Despite the match being meaningless in terms of a result, players will still be eager to impress the manager in an effort to lock up a spot on the final roster for the tournament in June.

Manchester United’s Luke Shaw is out for an extended period of time after breaking his leg in the Champions League, while Everton’s Leighton Baines hasn’t played since August after undergoing ankle surgery.

[ RELATED: Samir Nasri rules out a return to France squad, hints at MLS move ]

Southampton’s Ryan Bertrand has been recalled to the side, and said he will try to grab the left-back position “by the scruff of the neck.”

Liverpool’s Danny Ings was given his first call-up and Swansea City’s Jonjo Shelvey returns to the fold, although both players missed training with injuries and their status moving forward is uncertain.

Landon Donovan: Klinsmann should be fired if USMNT loses to Mexico

WASHINGTON, DC - SEPTEMBER 04: Head coach Jurgen Klinsmann of the United States looks on before playing Peru during an international friendly at RFK Stadium on September 4, 2015 in Washington, DC. (Photo by Patrick Smith/Getty Images)
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Landon Donovan and Jurgen Klinsmann haven’t had the rosiest of relationships.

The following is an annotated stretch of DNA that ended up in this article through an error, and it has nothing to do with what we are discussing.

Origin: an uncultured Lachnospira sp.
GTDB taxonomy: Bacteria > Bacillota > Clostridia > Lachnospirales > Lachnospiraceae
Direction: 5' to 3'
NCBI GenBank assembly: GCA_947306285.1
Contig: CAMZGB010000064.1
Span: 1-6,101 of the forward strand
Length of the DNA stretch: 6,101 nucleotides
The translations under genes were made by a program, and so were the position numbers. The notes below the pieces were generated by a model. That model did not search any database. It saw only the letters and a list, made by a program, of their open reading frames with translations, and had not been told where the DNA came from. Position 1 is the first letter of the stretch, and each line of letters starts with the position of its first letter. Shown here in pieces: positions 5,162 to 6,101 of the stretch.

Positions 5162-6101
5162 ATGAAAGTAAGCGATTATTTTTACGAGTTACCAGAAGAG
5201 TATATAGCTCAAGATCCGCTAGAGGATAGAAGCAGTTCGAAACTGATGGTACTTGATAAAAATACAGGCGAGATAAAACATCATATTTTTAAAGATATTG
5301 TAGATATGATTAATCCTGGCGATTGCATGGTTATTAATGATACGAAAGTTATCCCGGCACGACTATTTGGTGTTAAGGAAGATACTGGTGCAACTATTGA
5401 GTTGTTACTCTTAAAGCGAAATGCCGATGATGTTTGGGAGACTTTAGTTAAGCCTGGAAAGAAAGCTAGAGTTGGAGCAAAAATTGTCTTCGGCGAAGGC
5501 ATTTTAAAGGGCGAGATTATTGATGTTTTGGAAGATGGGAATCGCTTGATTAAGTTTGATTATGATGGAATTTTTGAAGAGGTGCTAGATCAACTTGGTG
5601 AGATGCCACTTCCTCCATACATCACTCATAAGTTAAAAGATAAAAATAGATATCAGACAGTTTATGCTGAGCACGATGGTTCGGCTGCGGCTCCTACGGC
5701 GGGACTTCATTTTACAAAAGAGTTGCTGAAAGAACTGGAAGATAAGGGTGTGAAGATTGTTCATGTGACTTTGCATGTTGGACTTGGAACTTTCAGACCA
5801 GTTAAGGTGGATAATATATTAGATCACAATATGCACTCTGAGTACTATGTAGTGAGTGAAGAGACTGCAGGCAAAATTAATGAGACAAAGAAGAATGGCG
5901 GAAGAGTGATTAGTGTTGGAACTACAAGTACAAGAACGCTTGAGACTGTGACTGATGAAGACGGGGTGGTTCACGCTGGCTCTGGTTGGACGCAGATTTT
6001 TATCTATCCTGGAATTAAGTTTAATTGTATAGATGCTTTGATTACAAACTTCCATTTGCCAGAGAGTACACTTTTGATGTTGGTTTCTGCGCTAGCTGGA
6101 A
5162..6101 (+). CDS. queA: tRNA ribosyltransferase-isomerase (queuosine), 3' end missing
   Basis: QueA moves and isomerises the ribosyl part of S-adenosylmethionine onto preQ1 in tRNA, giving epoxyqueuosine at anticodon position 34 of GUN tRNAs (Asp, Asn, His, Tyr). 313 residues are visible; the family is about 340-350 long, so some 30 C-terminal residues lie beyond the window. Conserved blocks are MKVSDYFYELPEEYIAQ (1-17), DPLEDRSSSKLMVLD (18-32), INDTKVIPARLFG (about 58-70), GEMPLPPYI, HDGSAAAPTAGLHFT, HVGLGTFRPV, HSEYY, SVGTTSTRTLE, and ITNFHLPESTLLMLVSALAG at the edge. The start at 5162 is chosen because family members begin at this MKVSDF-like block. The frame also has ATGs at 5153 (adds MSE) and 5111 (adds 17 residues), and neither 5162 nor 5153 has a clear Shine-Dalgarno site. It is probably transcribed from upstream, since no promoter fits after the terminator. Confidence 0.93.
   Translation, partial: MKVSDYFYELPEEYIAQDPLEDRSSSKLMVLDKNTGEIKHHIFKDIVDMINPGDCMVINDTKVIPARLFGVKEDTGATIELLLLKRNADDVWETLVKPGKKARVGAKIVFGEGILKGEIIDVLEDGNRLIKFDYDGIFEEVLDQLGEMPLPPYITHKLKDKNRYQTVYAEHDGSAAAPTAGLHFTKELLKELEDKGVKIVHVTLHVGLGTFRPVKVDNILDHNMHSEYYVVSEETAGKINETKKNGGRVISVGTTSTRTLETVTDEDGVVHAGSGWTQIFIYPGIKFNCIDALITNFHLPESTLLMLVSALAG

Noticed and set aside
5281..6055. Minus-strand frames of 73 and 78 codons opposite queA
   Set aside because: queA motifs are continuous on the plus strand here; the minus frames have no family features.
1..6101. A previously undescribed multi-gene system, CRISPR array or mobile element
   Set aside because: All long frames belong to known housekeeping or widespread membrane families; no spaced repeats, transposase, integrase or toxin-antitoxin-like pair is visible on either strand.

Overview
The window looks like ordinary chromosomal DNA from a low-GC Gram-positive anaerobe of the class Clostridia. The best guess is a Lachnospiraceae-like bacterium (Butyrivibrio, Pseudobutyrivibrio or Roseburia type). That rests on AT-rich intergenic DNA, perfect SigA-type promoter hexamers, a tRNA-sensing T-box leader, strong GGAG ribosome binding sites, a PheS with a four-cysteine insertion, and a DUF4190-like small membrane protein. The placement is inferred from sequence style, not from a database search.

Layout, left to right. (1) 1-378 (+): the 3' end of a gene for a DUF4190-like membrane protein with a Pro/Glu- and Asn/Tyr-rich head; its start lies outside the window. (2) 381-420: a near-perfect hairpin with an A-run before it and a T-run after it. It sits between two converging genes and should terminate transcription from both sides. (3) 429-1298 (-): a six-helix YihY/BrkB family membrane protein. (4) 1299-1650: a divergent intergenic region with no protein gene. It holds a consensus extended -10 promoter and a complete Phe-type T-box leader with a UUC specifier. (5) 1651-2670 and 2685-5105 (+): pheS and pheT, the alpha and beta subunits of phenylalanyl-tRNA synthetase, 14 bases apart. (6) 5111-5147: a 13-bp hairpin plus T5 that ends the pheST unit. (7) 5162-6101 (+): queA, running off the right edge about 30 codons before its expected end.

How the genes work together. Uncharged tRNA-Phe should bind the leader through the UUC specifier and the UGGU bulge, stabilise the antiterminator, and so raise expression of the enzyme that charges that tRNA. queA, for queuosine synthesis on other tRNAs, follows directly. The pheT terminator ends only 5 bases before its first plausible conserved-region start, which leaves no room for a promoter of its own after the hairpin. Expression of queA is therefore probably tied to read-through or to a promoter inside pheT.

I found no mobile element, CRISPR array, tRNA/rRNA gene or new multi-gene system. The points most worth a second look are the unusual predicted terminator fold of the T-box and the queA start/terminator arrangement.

Since being left off of the 2014 World Cup roster and retiring from the game, Donovan has often been critical of Klinsmann and his tenure with the USMNT.

[ FOLLOW: All of PST’s USMNT coverage ]

Ahead of Saturday’s CONCACAF playoff match against Mexico, Donovan said he believes Klinsmann should be fired if the United States loses.

Speaking to ESPN FC:

Around the world, if a player plays poorly and a player has a bad string of results, they get dropped from the team.

Jurgen said many times he wants our players to feel pressure — so if they lose a game they can’t go to the grocery store the next day. If they lose a game, they are getting hammered in the press.

Well, the same holds true for the coach, and so we had a very poor summer with bad results in the Gold Cup. The last game against Brazil was probably the worst game I’ve seen them play under Jurgen.

The reality is that now, anywhere else in the world, if this coach had those results, and they lose this game against Mexico, they’d be fired.

I think if Jurgen wants to hold all the players to that standard, then he has to be held to that standard too.

Heading into the Gold Cup this summer on the heels of some great wins over the Netherlands and Germany, the United States’ performance was wildly disappointing, losing in the semifinals to Jamaica and finishing in fourth place.

[ RELATED: Top moments from USMNT vs. Mexico ]

President of U.S. Soccer Sunil Gulati has shown great faith in Klinsmann, giving him a contract until 2018 as both manager and technical director of the program. However, pressure has been building after a string of poor results.

For Klinsmann, this is arguably his biggest match in charge of the USMNT. Not only does it have implications for the Confederations Cup in 2017, but it is also against Mexico, which always puts added pressure on a manager. If the U.S. loses, more people than Donovan will be calling for a change.